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UP board, first impressions for emulation

December 21, 2016 Leave a comment Go to comments

To get the most out of this post please read my previous post, Embedded boards, finally. For general use and emulating classical Amiga, also read my next article: UP board, a perfect embedded board.

In the previous post I went through the hardware specs for both the ODroid XU4 ARM embedded board, as well as the x86 based UP SoC board. Based on their specs I also defined some predictions regarding the performance I expect them to deliver, what tasks they would be best suited for – and what they would mean for you as a developer – or indeed an emulation enthusiast

In this post we are going to start digging into the practical side of things. And what is probably on everyone’s mind is: will the UP board be powerful enough to emulate and run Amiga OS 4.1 final edition? What about retrogaming, HTML5 and general use?

Well, let’s dig into it and find out!

Note: If emulation is not your cup of tea, I urge you to reconsider. I am a dedicated developer and can tell you that emulation is one of the best methods to find out what your hardware is capable of. Nothing is as demanding for a computer as emulating a completely different cpu and chipset, especially one as elaborate and complex as the Commodore Amiga. But I also use a Smart Pascal demo as a general performance test -so even if gaming is not you thing, the board and its capabilities might be.

EMMC storage, a tragedy without end

EMMC is cheap and easily available

EMMC is cheap and easily available

The UP-board uses something called EMMC storage; this is quite common for embedded devices. Your TV tuner probably has one of these, your $100+ router and in all likelihood so your NAS or laser printer. To make a long story short this storage medium is flexible, cheap and easy for vendors to add to their custom chipset or SoC. It is marketed as a reasonable alternative to SSD, but sadly these two technologies have absolutely nothing in common except perhaps -that they both are devices used to store data. But that’s where any similarities stop; and truth be told the same would be the case for pen and pencil.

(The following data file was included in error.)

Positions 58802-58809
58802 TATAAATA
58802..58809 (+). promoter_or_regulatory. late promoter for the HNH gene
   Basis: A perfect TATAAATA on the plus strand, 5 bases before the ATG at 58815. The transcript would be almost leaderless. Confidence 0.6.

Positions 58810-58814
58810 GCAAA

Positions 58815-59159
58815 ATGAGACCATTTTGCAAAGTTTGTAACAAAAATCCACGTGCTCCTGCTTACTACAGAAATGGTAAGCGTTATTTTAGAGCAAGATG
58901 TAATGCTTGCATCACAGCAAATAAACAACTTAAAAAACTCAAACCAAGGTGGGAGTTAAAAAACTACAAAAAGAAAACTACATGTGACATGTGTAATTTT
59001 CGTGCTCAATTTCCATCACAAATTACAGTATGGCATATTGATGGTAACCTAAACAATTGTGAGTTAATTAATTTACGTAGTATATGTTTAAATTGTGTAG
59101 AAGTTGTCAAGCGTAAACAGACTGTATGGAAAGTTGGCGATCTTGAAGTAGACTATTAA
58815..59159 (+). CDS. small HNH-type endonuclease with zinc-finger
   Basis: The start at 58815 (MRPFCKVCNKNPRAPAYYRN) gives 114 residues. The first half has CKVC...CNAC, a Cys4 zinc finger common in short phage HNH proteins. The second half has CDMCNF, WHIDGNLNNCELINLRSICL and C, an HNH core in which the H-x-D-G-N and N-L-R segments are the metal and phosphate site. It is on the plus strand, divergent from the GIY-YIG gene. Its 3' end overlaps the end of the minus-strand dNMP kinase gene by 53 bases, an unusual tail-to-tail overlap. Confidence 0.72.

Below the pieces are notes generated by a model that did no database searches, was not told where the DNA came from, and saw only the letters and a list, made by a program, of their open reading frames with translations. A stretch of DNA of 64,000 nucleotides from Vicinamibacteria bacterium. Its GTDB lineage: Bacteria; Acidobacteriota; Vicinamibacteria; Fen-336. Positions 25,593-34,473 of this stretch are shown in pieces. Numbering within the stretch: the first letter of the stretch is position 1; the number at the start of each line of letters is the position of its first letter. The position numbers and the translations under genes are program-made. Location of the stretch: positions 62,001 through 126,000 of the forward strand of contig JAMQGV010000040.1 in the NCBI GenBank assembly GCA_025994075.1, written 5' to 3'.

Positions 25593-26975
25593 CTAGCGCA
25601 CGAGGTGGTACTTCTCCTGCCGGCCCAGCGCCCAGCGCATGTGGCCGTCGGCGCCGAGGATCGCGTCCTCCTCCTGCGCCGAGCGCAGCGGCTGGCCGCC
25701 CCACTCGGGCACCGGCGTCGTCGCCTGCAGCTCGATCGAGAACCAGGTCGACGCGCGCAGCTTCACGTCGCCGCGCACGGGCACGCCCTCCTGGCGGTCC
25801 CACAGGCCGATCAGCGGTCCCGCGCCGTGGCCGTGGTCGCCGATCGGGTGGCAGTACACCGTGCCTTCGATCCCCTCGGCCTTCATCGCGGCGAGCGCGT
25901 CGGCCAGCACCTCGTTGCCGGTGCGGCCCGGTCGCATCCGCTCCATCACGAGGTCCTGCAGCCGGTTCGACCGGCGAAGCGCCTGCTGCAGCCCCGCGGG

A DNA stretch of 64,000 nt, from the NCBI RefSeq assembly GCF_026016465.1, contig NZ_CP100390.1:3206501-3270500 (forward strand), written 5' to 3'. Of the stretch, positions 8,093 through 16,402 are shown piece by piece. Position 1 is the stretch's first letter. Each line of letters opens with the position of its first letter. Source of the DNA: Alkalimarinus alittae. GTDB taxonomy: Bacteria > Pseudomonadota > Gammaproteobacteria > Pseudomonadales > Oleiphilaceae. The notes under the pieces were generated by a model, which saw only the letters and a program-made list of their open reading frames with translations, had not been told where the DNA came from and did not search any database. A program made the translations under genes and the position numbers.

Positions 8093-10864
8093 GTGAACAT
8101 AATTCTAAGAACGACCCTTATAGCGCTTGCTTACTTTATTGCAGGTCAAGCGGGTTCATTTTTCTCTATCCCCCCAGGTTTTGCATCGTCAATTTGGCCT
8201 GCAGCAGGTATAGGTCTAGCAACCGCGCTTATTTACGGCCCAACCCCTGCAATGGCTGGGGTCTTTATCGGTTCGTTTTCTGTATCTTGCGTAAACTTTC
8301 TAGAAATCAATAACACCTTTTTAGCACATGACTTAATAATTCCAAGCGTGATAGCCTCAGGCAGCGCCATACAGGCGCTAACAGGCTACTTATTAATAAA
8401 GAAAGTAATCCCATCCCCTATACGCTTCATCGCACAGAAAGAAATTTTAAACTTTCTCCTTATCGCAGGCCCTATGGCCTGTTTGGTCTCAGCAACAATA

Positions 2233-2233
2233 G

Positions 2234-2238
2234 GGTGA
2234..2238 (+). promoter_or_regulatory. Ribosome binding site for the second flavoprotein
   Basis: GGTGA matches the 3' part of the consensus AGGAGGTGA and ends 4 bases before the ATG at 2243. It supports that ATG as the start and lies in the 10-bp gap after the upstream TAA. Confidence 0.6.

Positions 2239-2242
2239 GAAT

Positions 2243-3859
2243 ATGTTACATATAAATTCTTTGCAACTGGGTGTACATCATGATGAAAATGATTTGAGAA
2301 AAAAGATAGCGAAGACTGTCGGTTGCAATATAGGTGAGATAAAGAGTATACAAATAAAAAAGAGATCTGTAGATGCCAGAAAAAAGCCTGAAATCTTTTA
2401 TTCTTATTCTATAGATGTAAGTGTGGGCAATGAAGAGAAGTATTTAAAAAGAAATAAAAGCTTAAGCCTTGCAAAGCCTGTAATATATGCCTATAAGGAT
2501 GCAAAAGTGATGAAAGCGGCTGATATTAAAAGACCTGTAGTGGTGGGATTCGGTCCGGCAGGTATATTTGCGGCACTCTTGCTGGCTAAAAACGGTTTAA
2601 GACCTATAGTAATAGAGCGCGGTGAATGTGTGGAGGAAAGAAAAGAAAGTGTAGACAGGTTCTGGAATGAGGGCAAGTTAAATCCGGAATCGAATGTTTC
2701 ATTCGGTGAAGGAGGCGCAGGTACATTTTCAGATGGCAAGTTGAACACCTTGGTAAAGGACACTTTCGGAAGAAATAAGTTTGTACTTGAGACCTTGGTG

EMMC is an appalling technology, honestly. It works for some products, in the sense that you would gladly wear a cardboard box if the alternative is to walk around naked in public. For devices where responsiveness and efficiency is not the most pressing factor (like routers, TV tuners, set-top boxes and similar devices) it can even work well, but for devices where responsiveness and data throughput is the most important thing of all (like a desktop or emulation) EMMC is a ridiculous choice.

Just imagine, a powerful x86 embedded board with 4 gigabytes of ram, 4 x USB 3 ports, outstanding graphical performance, excellent audio capabilities – and all of it for $80?

Honestly, there are many cases where embedded boards are better off without them. I used to hate that the Raspberry PI 3 didn’t ship with EMMC, but that was before I got the pleasure of trying the storage medium myself and experience how utter shit it truly is. It reminds of ZIP disks, remember those? Lumpy overgrown floppy disks that went extinct in the 90’s without realizing it?